An almond is not a nut. Botanically, it is the seed of a drupe. The drupe’s outer flesh swaddles its inner seed (the almond) in a sheath like hardened cork. Peaches and plums are drupes but with colorful flesh wrapping seeds more rock-like than the almond and its thin, cork-like coating. When eating the pastries of Nathas Kraus, almonds veer as far from nuts as imaginable. In his hands, almonds are so intense they taste like berries.
That might be because Kraus makes his almond paste from scratch. That might be because he works alone and laboriously, often getting his hands floured long before sunrise. That might be because his care suffuses his French-Swiss baked goods like that carefully layered almond paste itself, the chewy heart of an almond croissant so stupefyingly good that despite whatever promises you make to yourself, you will eat the whole thing in one standing.
And the croissant isn’t even his best almond pastry.
Nathas Kraus runs La Belle Vie Bakery — a bakery without a bakery, or, a bakery with just one baker. Kraus sells at farmers markets two days a week (Gilbert on Saturday, Uptown on Wednesday). His lines curl down the central lane between the vendor canopies. He has built such a cult following since starting in March 2018 that he often sells out of favorite items, like chocolate croissants, by 10 a.m.
In all, Kraus bakes some 600 pastries a week, all in his home oven. This Swiss-French baker who was a finance professional in Geneva in 2014 is now making, without any help, some of the best bread, doughy sweets, and viennoiseries in the Valley.
Kraus was born in France to a Swiss-German father and a French mother. After a business school program that brought him to a new European country each year, he opened skate shops in Brittany, France. Later, not long after the millennium turned, he moved to Geneva, Switzerland, and changed careers. In 2014, following his son’s diagnosis with a rare eye disorder and his own burnout, he and his wife packed up and moved to her native Arizona.
“I was just feeling the empty life of a Geneva banker,” he says. Kraus was done with capital markets. In Arizona, he didn’t know his next life step, but he did know, immediately, that he craved cheese. Good cheese. Like home.
In time, he found cheese he "could live with.” But there was another food he couldn’t live without.
“I went to find a baguette,” he said. “I went everywhere in town. Some would look the same, but it was not the same. So I started to do my own bread. I started to knead, and I got hooked.”
A few years later, he might be the most promising emerging baker in the Valley.
Kraus makes baguettes in the Parisian style. Long and thin. Twisted and seamed along the top ridge. Crusty shell. An inside soft and porous like a sea sponge. A slight tang of levain, French-style sourdough.
Kraus makes three traditional croissants using butter for shortening. The first is plain, with laminations giving birth to thin, cascading layers that crunch, one at a time, into a rolling roar as you bite in. His second croissant is a flawless pain au chocolat. His third: the stellar almond variation.
When baking Swiss and regional French pastries, Kraus doesn’t always follow tradition. A fourth croissant is original to his mind and testament to the creative spirit that, come Sunday when the week’s baking begins, often moves him.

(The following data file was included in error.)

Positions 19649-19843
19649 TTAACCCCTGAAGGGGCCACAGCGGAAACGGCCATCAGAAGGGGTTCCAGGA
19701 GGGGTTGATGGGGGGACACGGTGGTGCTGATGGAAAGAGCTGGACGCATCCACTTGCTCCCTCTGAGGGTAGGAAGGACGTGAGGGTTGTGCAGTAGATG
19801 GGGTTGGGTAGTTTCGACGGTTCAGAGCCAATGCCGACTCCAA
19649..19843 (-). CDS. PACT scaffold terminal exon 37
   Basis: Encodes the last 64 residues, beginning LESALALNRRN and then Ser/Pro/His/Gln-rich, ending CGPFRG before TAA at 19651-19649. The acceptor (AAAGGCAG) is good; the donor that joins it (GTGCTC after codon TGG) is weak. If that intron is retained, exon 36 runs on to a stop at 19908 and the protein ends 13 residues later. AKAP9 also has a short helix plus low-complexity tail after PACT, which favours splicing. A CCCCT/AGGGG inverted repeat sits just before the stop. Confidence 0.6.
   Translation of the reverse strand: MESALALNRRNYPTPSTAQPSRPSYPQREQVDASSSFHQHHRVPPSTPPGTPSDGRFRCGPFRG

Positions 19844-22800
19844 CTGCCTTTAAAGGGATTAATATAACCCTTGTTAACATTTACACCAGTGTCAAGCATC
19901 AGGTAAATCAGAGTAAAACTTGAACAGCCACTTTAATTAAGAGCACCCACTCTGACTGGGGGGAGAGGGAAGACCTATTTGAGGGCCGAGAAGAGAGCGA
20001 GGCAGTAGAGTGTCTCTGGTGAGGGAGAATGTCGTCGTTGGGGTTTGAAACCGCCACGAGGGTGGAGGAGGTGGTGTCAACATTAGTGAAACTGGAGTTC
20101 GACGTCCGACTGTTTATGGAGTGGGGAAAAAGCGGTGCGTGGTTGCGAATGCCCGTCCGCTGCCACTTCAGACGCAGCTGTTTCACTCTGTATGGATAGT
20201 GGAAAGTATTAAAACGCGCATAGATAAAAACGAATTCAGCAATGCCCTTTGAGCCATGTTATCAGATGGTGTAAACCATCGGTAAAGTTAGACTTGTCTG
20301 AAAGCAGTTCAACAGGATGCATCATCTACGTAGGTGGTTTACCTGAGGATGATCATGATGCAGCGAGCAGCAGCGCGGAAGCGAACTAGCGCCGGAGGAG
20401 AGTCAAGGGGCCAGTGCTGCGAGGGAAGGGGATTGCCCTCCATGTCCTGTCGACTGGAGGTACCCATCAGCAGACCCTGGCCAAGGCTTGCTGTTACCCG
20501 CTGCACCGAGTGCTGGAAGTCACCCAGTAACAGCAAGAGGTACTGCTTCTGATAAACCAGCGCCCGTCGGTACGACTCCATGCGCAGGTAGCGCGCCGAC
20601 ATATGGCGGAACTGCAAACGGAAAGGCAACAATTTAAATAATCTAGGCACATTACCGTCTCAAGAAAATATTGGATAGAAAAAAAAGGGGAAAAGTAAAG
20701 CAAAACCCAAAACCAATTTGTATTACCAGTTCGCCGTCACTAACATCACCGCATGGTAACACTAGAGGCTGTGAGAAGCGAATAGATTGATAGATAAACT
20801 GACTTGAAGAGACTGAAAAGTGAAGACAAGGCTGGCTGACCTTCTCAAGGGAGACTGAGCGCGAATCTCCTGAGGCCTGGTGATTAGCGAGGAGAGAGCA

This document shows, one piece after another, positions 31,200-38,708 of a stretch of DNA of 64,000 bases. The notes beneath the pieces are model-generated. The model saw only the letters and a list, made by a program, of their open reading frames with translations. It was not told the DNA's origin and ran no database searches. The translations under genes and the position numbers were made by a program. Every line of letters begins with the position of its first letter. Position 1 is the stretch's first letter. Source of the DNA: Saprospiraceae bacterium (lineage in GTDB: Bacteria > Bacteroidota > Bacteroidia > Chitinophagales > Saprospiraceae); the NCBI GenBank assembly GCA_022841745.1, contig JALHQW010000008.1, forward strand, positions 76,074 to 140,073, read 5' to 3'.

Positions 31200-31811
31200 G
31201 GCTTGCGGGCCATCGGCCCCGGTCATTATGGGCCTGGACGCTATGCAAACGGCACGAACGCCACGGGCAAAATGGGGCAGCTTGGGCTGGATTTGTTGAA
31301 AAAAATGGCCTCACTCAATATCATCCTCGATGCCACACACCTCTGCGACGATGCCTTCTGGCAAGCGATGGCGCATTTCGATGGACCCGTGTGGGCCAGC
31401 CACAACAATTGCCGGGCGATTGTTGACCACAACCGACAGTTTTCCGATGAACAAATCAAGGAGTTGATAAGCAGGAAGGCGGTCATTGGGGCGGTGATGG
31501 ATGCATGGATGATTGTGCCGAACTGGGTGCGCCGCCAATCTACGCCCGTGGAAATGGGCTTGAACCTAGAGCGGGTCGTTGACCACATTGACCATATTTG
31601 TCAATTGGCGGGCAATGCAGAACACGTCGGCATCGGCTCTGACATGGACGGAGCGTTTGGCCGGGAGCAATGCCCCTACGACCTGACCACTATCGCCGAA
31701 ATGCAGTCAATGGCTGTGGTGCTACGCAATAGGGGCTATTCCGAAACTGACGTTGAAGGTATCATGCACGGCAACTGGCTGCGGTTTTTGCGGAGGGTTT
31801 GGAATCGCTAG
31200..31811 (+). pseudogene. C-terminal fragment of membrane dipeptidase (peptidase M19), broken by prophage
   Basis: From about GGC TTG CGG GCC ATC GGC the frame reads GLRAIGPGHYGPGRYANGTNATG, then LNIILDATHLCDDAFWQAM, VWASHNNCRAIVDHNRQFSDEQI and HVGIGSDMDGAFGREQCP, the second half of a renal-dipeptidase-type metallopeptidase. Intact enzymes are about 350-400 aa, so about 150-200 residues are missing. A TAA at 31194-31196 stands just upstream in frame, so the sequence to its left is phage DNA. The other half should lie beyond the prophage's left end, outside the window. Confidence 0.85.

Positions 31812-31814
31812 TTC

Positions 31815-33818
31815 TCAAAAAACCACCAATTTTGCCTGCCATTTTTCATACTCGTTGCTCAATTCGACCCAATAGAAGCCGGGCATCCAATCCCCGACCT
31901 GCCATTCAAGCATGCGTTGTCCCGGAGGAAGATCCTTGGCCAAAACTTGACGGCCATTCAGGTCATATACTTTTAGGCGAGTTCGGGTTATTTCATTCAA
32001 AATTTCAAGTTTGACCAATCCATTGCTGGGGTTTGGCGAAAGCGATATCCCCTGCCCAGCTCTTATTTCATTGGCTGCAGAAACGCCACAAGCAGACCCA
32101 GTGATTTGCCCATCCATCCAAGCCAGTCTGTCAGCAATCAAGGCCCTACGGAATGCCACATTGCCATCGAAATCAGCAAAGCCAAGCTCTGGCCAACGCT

His “rhino” croissant is shaped like a bulbous cone, all sugared flaky crust. This shape capably holds sweet fillings that Kraus pipes in. The filling within the pocket of croissant dough varies, and has been, recently, strawberry, triple berry, lemon-basil, and Irish coffee (for this past St. Patrick’s Day weekend).
“I call it the rhino croissant because it looks like a horn,” Kraus says of his invention. Easy enough.
If you want to dig deeper into the catalog of this baker — who mastered the ancient ways of flour, yeast, butter, and water in a still-twanging rush of obsession that first surged to life about five years ago, swallowing his day job — look to some of the more esoteric pastries he makes. Many are scarce in the Valley.
In the category of viennoiseries — flour pastries made from laminated, yeast-risen dough — Kraus makes kouign-amann. Looking like muffins with kinky, cratered tops, these pastries hail from Brittany. They are so saturated with butter that it glistens on their heat-darkened sides even at room temperature. “The bread dough is basically there to hold the butter and sugar,” Kraus says.
All obviously have caught on.
“I always try to bring more than I can sell,” Kraus says of his selection. “But lately, I sell out around 10:30.”
And so on Wednesday and Saturday, people line up at his stand when the markets open. Some buy 10 croquinettes with syrupy, faintly crisp dough. Some buy 10 cannelés de Bordeaux, dark as sugarcane and sugar-shellacked, vanilla-scented, rum-soaked. Some get a single plain croissant, which Kraus says is his most difficult pastry of all.
Some get what Kraus calls Le Petit Basque: macarons basques — cookies made from almond flour and almond paste. These (wheat) flourless cookies are not only the best gluten-free cookie I’ve ever had, they might be the best cookie of any kind. They look dry and milquetoast, like something you’d fish out of plastic on an airplane. But they have a soft and intense chew that gets chewier and headier with almond paste near the center.
And then some come late — after the line has broken, the strawberry filling has been lapped up, the budding master’s flaky creations are no more, the spell of almond has retired until another day — and get nothing.
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